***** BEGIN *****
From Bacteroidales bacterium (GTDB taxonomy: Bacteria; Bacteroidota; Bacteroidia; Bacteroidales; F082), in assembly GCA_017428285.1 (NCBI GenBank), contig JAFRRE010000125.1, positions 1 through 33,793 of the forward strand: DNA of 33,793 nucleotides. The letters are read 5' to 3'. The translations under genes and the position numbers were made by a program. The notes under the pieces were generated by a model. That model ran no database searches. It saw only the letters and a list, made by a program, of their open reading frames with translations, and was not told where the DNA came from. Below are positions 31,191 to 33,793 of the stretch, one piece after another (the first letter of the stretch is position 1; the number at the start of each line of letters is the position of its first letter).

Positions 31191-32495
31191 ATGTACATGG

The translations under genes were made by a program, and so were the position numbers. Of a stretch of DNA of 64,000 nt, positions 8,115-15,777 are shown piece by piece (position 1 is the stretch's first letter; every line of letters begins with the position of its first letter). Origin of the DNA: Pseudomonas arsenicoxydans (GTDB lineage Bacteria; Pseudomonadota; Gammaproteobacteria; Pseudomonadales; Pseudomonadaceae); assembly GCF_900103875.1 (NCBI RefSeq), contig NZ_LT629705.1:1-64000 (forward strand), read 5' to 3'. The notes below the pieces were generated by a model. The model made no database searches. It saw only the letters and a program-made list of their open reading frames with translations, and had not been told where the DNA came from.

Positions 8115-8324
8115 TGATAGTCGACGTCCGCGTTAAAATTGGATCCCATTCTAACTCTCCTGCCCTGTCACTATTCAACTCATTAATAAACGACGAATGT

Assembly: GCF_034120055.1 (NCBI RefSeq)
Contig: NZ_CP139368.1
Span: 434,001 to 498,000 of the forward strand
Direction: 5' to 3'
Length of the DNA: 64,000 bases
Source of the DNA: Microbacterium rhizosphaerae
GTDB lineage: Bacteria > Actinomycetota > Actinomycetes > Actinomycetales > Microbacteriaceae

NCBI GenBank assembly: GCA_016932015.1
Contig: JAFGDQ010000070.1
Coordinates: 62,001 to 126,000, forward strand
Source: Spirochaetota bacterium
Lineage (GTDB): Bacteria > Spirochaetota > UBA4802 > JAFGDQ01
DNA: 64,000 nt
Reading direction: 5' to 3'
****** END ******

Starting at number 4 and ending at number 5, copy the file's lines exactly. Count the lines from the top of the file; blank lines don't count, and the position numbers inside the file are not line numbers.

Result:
The translations under genes were made by a program, and so were the position numbers. Of a stretch of DNA of 64,000 nt, positions 8,115-15,777 are shown piece by piece (position 1 is the stretch's first letter; every line of letters begins with the position of its first letter). Origin of the DNA: Pseudomonas arsenicoxydans (GTDB lineage Bacteria; Pseudomonadota; Gammaproteobacteria; Pseudomonadales; Pseudomonadaceae); assembly GCF_900103875.1 (NCBI RefSeq), contig NZ_LT629705.1:1-64000 (forward strand), read 5' to 3'. The notes below the pieces were generated by a model. The model made no database searches. It saw only the letters and a program-made list of their open reading frames with translations, and had not been told where the DNA came from.

Positions 8115-8324